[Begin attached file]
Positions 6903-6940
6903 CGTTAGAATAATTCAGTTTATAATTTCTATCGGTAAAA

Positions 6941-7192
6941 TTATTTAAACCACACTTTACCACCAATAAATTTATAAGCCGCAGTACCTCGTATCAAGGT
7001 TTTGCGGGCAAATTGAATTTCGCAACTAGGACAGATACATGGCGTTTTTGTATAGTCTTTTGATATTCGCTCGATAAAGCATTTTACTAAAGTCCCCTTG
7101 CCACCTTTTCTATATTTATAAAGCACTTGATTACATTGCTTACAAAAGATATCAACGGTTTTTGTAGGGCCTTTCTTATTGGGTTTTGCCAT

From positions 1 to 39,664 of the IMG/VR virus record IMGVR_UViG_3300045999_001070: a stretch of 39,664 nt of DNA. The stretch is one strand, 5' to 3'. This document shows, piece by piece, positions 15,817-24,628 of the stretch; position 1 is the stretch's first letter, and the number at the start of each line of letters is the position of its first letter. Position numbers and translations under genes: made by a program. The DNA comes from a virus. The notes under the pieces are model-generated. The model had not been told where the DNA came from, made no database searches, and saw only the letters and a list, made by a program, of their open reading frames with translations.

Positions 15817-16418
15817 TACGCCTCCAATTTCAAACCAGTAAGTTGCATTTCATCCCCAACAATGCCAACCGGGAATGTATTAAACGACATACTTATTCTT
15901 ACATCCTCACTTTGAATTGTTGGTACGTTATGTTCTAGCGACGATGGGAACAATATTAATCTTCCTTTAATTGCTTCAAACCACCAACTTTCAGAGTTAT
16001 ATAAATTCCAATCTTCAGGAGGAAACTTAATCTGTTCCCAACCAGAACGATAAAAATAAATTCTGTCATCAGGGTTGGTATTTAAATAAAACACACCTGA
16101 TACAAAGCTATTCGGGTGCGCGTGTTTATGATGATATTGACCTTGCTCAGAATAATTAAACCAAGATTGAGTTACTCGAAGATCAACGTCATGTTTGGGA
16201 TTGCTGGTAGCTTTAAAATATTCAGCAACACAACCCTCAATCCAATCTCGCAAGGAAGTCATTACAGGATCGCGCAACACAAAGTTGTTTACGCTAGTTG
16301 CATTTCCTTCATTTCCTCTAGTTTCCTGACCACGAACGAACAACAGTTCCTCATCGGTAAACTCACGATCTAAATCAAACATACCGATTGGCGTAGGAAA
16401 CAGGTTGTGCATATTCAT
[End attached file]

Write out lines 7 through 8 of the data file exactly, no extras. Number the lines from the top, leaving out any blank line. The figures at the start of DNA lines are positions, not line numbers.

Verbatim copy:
From positions 1 to 39,664 of the IMG/VR virus record IMGVR_UViG_3300045999_001070: a stretch of 39,664 nt of DNA. The stretch is one strand, 5' to 3'. This document shows, piece by piece, positions 15,817-24,628 of the stretch; position 1 is the stretch's first letter, and the number at the start of each line of letters is the position of its first letter. Position numbers and translations under genes: made by a program. The DNA comes from a virus. The notes under the pieces are model-generated. The model had not been told where the DNA came from, made no database searches, and saw only the letters and a list, made by a program, of their open reading frames with translations.

Positions 15817-16418